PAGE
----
Greek tax hikes meet strong opposition

Greek tax hikes meet strong opposition

Athens, November 19, 2015/Independent Balkan News Agency

By Zacharias Petrou

Thursday’s vote in Parliament on the multi-bill containing 48 prior actions agreed between Athens and the “quadriga” of Greece’s creditors is likely to be the first serious test for the Syriza-ANEL government.

Many Syriza MPs have already begun to complain about the tough measures imposed and the short amount of time they have available to read and decide on the bill.

Nevertheless, the bill is expected to be pushed through Parliament, and the government’s majority will not be put at risk, as the measures are directly linked to the rescue of Greece’s banks.

However, stakeholders directly affected by provisions of the draft multi-bill have voiced strong opposition to the policies put forth by the government.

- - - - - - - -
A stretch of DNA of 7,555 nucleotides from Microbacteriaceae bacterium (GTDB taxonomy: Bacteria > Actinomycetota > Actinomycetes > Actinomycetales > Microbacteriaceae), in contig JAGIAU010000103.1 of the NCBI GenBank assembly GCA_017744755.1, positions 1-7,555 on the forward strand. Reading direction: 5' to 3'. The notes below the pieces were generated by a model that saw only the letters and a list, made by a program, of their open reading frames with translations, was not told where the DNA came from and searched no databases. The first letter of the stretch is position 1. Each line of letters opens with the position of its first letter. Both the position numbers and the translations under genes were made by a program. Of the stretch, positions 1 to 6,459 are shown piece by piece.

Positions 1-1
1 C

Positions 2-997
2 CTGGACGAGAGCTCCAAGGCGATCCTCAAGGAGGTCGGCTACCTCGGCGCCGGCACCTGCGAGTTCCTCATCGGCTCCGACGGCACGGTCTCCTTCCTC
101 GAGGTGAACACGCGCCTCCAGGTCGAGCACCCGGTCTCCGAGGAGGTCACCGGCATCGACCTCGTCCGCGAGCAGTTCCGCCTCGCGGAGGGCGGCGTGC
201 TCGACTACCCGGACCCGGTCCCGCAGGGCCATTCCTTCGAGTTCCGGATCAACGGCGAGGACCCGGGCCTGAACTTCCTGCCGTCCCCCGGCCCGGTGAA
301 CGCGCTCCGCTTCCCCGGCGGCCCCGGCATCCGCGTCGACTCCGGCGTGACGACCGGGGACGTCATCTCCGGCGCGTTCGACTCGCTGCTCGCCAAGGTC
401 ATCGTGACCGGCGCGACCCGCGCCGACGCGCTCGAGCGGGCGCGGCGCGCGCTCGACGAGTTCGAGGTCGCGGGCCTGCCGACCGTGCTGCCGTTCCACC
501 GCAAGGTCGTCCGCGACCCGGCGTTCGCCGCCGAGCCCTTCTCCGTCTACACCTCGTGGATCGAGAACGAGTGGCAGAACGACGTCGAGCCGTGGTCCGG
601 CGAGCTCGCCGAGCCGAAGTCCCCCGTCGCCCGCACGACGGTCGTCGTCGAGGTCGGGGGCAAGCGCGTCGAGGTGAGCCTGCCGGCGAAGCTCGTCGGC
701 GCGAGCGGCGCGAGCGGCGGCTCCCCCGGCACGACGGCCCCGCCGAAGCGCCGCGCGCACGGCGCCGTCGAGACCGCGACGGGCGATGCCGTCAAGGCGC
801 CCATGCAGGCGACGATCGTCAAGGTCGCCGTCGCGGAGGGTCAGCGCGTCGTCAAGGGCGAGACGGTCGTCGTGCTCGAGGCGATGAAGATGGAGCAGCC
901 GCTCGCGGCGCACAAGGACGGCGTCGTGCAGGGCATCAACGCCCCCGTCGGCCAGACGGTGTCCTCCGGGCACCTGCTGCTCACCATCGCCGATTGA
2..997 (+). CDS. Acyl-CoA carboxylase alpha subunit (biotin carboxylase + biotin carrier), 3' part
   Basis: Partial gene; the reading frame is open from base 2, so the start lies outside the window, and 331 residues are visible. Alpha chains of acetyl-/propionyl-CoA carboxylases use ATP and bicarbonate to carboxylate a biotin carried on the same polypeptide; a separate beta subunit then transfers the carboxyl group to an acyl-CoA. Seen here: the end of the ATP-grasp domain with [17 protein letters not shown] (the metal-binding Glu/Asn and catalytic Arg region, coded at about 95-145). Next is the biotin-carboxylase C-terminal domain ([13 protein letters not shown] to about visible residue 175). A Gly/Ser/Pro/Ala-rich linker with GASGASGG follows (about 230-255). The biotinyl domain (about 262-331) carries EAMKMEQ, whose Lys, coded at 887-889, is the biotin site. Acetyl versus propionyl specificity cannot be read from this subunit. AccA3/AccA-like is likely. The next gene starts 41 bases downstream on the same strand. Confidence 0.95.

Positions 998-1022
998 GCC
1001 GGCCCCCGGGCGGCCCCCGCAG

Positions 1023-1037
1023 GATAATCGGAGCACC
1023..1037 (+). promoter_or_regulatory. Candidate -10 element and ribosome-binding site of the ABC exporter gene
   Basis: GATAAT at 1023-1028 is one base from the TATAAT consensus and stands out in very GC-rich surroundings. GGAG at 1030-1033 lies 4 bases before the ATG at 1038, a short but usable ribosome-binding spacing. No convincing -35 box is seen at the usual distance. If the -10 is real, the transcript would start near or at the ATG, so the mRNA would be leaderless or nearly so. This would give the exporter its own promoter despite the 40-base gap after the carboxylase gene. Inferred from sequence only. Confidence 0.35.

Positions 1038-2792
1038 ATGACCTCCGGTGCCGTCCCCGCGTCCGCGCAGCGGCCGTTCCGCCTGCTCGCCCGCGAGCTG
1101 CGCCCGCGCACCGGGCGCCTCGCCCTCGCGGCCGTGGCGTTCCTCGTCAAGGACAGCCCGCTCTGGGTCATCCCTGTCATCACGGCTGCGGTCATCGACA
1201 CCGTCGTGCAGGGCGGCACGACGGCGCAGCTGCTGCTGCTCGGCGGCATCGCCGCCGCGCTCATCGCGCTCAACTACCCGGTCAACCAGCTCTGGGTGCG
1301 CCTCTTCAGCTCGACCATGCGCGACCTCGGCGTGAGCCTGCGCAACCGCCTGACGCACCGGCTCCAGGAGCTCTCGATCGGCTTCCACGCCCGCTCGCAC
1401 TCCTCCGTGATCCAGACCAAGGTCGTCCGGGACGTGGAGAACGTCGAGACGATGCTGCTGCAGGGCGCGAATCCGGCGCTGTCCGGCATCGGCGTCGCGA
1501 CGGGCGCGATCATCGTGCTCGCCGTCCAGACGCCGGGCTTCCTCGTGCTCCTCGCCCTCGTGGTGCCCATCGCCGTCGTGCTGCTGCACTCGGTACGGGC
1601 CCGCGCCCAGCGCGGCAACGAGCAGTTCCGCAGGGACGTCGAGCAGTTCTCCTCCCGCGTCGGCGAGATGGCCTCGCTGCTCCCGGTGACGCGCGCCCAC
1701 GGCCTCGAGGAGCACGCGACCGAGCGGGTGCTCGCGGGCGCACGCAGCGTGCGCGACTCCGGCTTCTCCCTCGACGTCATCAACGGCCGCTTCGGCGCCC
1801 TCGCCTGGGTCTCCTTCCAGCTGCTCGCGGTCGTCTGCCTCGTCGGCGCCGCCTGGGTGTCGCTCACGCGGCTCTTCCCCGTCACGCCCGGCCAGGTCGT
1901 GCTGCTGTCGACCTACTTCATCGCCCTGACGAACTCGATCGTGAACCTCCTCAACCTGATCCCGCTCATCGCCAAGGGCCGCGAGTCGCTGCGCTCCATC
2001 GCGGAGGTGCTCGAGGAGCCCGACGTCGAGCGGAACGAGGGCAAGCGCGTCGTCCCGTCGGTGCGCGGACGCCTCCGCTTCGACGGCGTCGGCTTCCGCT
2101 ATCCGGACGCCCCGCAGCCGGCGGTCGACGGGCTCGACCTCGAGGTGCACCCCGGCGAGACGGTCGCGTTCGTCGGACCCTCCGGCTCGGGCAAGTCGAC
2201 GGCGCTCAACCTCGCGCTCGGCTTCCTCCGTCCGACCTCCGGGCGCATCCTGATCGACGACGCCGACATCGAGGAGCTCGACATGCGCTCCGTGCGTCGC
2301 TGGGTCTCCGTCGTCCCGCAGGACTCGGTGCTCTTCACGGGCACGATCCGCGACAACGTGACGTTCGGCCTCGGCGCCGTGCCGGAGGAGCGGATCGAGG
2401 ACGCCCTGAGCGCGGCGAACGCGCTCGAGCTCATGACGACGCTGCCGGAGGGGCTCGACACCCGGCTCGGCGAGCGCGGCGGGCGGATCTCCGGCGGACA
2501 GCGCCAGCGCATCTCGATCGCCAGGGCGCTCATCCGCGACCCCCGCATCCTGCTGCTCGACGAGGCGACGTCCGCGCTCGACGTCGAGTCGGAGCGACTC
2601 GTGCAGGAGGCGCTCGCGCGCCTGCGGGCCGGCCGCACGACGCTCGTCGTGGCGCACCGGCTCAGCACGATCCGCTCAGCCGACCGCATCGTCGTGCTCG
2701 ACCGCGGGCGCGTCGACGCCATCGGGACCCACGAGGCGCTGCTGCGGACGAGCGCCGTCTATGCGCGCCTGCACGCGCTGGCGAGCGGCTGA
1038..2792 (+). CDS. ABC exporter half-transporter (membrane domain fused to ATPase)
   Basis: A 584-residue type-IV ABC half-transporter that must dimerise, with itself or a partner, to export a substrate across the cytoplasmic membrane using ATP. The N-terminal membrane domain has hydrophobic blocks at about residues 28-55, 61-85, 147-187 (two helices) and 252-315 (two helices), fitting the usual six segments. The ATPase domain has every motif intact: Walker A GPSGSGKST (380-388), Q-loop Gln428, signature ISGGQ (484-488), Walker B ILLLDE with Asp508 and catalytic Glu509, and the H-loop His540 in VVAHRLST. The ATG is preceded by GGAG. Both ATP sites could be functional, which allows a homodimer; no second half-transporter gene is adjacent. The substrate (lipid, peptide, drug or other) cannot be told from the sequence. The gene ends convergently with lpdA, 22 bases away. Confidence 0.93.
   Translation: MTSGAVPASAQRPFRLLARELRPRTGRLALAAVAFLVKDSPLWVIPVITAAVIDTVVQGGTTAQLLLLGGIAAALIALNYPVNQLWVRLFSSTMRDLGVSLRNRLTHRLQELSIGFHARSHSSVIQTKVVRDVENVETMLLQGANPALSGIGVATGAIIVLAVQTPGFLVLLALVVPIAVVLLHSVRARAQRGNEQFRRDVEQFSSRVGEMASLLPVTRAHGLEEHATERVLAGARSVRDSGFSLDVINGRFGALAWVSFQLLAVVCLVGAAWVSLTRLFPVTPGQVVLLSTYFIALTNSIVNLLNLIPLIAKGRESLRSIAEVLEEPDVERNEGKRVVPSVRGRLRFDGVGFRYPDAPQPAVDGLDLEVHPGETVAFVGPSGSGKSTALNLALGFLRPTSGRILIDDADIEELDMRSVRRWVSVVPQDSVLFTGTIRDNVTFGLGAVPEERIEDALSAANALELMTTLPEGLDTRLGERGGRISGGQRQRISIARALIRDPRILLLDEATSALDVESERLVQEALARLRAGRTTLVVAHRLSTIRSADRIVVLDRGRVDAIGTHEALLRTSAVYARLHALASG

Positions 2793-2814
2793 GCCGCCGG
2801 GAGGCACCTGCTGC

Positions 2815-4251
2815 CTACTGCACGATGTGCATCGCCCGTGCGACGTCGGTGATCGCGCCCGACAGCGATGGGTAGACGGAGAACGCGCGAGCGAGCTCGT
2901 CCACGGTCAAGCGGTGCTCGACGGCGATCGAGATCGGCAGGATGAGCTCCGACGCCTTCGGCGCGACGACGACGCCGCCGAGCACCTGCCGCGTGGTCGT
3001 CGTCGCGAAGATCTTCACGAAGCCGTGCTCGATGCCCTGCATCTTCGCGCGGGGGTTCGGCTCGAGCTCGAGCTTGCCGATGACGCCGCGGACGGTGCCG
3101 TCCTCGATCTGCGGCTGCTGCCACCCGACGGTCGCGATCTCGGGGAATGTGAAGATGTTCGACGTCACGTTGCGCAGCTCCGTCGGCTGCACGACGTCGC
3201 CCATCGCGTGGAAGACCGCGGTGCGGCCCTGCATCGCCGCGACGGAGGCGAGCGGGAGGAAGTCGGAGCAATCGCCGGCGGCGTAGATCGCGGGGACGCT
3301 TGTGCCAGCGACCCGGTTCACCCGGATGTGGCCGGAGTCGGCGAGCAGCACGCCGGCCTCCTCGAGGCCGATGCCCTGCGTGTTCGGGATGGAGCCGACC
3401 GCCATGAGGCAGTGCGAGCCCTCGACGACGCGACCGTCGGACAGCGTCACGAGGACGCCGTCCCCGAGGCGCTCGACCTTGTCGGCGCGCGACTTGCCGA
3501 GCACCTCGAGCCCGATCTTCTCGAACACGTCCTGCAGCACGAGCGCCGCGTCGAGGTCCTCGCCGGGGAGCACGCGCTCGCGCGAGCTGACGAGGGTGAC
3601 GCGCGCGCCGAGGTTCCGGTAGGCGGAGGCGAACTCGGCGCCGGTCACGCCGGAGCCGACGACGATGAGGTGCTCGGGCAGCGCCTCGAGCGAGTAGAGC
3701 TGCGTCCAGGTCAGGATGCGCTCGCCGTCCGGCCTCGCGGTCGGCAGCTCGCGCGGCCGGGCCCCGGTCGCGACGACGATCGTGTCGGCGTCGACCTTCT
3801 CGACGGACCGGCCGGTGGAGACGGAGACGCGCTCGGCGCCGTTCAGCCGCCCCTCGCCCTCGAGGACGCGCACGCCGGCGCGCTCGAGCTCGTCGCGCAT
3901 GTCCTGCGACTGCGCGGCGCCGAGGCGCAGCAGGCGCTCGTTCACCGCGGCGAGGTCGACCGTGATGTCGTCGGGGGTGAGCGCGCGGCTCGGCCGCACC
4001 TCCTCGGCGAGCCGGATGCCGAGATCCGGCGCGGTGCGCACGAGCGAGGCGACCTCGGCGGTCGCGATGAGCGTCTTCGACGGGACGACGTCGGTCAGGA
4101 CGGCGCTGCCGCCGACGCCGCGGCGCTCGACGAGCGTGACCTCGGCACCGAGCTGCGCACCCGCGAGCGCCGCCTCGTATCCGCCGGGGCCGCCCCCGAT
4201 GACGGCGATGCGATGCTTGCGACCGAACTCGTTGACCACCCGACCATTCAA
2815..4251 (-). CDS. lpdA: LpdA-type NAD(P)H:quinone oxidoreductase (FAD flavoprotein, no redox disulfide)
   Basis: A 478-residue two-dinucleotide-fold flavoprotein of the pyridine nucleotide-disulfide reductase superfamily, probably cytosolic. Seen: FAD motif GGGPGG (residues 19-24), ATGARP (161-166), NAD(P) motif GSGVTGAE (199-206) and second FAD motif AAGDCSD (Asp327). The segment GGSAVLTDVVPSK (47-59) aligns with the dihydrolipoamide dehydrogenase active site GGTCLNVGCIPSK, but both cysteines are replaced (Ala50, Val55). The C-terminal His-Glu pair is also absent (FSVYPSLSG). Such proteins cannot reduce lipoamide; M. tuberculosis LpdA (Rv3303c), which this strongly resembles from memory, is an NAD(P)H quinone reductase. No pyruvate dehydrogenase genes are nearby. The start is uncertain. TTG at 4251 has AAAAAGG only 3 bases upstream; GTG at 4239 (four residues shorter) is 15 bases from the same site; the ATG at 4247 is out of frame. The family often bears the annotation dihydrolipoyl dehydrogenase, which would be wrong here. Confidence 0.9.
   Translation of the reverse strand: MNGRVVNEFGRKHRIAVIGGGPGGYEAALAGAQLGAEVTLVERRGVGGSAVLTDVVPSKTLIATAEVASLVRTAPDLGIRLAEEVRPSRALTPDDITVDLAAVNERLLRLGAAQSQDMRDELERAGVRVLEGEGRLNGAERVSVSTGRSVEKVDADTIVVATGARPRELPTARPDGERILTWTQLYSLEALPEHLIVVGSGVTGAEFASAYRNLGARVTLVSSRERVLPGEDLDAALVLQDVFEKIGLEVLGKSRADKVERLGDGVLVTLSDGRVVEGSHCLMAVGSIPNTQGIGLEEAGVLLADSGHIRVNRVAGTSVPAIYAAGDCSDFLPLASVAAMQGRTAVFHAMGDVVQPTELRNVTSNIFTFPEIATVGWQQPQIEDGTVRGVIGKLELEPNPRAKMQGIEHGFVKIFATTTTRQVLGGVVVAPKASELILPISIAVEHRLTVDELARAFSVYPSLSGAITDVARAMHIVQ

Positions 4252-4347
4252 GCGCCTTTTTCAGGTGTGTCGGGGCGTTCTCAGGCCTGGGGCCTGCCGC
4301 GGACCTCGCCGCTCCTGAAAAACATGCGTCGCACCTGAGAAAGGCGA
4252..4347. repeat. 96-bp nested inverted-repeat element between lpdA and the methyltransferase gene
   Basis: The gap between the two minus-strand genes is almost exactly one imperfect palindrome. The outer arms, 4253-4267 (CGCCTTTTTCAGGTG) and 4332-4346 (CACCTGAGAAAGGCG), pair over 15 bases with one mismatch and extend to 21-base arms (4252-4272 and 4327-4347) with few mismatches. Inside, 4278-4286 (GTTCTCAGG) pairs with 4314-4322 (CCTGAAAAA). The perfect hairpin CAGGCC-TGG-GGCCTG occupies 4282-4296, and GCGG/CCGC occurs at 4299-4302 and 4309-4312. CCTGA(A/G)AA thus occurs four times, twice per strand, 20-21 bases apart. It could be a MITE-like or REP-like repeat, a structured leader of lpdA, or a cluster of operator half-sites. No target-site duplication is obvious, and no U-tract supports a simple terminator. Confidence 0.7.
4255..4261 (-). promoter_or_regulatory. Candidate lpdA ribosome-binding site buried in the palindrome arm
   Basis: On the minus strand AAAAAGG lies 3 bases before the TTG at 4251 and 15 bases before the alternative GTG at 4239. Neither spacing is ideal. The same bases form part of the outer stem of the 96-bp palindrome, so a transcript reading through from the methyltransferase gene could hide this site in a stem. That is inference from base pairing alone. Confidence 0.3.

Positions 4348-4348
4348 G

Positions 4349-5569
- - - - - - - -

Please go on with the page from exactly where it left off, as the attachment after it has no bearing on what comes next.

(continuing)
The bill includes measures that will replace tax revenues from a VAT on private schools, namely the levy on OPAP’s games played with columns and a special consumer tax on wine.

OPAP – Greece’s gaming operator – said in a statement made by its General Manager of Communication, Odysseas Christoforou, that the levy will discourage bets being placed through its network of about 4,500 agents and hurt sales, leading to lower tax revenues for the State.

He added that the measure will boost the country’s illegal gaming industry, which is worth about 6 billion euros annually.

Greek winemakers also expressed their opposition to the imposition of a special tax of 40 cents per litre included among other provisions in the multi-bill.

The Greek Wine Association noted in a statement that “it is a proposal that doesn’t align with the Greek or European reality in this market.

No country, no EU member state that produces wine, has ever imposed taxes on wine. Only member-states that do not produce wine have, for obvious reasons, done so”.

Cretan wine makers sent a letter to the finance ministry claiming that the measure will hurt 200,000 vineyard owners and 700 wineries employing at least 20,000 workers in Crete alone. They stressed that winemaking is an important sector of the Greek economy and the new duty will reduce exports, as it will make Greek wines less competitive in international markets.